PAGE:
PERE (Process Evaluation in Requirements Engineering) is a structured method for analysing processes for weaknesses and proposing process improvements against them. PERE combines two complementary viewpoints within its process evaluation approach.
Firstly, a classical engineering analysis is used for process modelling and generic process weakness identification. This initial analysis is fed into the second analysis phase, in which those process components that are primarily composed of human activity, their interconnections and organisational context are subject to a systematic human factors analysis.
PERE is an integrated process improvement method that combines two complementary viewpoints onto the process under analysis:
Mechanistic viewpoint--an analysis of the process in mechanistic terms, as a number of interconnected process components. This analysis uses techniques adopted from classical safety analysis, adapted for a consideration of the RE process.
Human factors viewpoint--an analysis based on the application of human factors and social scientific principles to assess weaknesses and protections at an individual, group and organisational level using the results of the mechanistic viewpoint to scope the analysis.
This dual viewpoint approach has been adopted since it has the following advantages:
- Structured, usable approach--PERE enables human factors considerations to be presented in a usable manner, through the application of a structured grounded checklist. This checklist is grounded in that each item contains references to human factors review documents and structured since the user is guided through the checklist by means of navigational questions. This navigation is guided and scoped by the results of the mechanistic viewpoint analysis. As a result, a manageable subset of the checklist is used, preventing the combinatorial explosion of having to consider each checklist item for each component.
- Sensitive to actual RE process improvement needs--since RE processes in practice combine human and automated processes, it is appropriate to combine two complementary viewpoints within the method, each concentrating on different aspects of the process. PERE exists within the process improvement paradigm and combines both “hard” and “soft” process improvement approaches.
- Knowledge dissemination--PERE integrates classical engineering analysis and human factors analysis. This structured, usable, yet technically defensible approach means that engineers in the process and safety domains will have access to the relevant social scientific research and broader human aspects that determine process dependability and which would not typically be within their domain.
- Enhanced coverage--since each viewpoint comes from a different research tradition, there is a certain amount of redundancy in the PERE process, resulting in increased coverage of the process under analysis as process weaknesses are trapped under different guises. This redundancy further improves the dependability of the PERE process itself.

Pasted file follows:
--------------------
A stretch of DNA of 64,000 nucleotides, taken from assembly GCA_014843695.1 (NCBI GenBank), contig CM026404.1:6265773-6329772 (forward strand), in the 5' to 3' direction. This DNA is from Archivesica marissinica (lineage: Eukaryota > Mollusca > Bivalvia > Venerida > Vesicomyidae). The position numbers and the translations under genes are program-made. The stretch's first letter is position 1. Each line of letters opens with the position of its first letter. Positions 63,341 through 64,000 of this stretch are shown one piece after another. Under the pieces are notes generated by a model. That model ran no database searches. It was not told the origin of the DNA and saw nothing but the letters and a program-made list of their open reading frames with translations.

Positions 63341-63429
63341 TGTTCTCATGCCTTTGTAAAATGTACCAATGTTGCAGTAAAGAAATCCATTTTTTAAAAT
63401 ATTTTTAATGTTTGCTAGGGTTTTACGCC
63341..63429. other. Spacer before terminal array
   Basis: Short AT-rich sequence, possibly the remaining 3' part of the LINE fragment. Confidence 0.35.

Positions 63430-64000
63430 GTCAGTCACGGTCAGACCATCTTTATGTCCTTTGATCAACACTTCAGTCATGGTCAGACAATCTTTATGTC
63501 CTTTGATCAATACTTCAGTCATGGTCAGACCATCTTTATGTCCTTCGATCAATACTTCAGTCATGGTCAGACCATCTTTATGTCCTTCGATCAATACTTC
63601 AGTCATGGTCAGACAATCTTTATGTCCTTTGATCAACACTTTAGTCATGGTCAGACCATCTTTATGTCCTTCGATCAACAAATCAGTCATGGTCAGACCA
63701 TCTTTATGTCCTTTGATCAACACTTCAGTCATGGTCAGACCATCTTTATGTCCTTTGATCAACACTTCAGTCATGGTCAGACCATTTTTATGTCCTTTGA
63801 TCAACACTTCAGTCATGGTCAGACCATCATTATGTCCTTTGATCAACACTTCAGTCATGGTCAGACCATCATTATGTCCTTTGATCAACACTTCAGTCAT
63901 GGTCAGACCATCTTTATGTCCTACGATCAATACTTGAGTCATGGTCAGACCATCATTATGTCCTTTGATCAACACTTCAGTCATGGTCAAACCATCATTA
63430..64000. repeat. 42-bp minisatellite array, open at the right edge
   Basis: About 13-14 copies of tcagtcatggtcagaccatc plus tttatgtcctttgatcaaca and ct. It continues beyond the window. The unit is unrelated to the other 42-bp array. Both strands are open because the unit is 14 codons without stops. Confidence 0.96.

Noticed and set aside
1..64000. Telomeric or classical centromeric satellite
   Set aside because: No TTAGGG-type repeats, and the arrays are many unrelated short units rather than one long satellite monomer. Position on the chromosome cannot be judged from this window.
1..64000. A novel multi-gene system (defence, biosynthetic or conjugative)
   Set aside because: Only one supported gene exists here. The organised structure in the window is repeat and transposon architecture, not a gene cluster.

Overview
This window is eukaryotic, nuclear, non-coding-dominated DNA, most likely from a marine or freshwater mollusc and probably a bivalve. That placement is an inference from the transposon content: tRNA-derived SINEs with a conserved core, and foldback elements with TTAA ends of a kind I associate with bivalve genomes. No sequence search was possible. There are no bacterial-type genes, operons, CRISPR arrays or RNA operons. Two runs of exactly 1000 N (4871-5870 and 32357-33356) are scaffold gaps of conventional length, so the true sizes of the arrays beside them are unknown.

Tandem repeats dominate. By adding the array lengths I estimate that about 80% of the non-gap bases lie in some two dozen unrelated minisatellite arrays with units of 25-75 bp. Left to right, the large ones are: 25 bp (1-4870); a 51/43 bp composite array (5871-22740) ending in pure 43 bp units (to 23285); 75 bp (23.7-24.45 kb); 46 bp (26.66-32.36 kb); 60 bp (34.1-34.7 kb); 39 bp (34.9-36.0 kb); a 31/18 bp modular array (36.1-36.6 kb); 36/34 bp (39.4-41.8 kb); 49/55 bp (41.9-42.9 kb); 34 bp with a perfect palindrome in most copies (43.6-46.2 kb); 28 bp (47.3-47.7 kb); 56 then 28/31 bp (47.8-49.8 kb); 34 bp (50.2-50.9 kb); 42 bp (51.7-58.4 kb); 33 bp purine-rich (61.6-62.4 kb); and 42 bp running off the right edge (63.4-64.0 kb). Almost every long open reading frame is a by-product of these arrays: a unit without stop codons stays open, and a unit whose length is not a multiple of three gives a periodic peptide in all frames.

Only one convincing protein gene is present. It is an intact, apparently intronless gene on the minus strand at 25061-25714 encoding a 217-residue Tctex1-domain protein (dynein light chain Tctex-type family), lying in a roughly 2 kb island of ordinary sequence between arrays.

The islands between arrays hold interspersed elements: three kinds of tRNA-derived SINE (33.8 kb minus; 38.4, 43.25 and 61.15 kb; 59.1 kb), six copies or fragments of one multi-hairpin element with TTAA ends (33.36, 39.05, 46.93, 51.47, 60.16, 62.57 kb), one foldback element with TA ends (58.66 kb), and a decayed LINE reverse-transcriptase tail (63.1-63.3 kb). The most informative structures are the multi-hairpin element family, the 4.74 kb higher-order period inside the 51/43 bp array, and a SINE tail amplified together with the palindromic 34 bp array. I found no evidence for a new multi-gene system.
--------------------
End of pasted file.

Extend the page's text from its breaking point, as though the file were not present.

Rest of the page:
PERE's mechanistic viewpoint has its origins in the classical safety analysis technique, Hazops, and Object-Oriented inspired analysis. For this viewpoint it is assumed that both human and machine activity in the process are analysable into components. The model we describe is based on the principles of using modularity and abstraction to describe systems, considering generic component classes (process, transduce, channel, store and control) as subject to generic component weaknesses, and explicitly considering the "working material".
Once the process structure and working material is described, the PERE analyst completes a PERE component table to describe the process model. This process model is then reviewed for weaknesses by considering the generic weaknesses associated with each component and also the specific weaknesses associated with the components attributes. In documenting this analysis a PERE Weakness Table is completed. The weaknesses identification and review steps are iterated until no more weaknesses are identified. The results of the mechanistic analysis are then passed on to the human factors viewpoint, although provisional results may be fed forward if, say, one component is considered to be particularly vulnerable to human error.
Human factors viewpoint
In this phase we consider those components that are composed primarily of human activity, their interconnections and working material, and organisational context. The analysis proceeds by means of a series of structured questions, which enables the analyst to search for only those human factor weaknesses that are relevant for the particular process under consideration (e.g. it is not generally necessary to consider knowledge-based component weaknesses for a skill-based component such as typing).
The application of the human factors viewpoint concludes with a completed PERE human factors table, which includes suggested protections against the identified weaknesses. Of course whether they should be actually implemented for a particular application depends on factors such as the reason for investigation, an assessment of the risk associated with the weakness, and considerations of prioritisation and financial cost of the protections.
A simplified form of PERE has been used by Adelard, a safety consultancy, but it has not been further developed or evaluated. We believe that the principles are still sound but the number of organisations that consider the safety aspects of their processes is so small that it is unlikely to be further developed.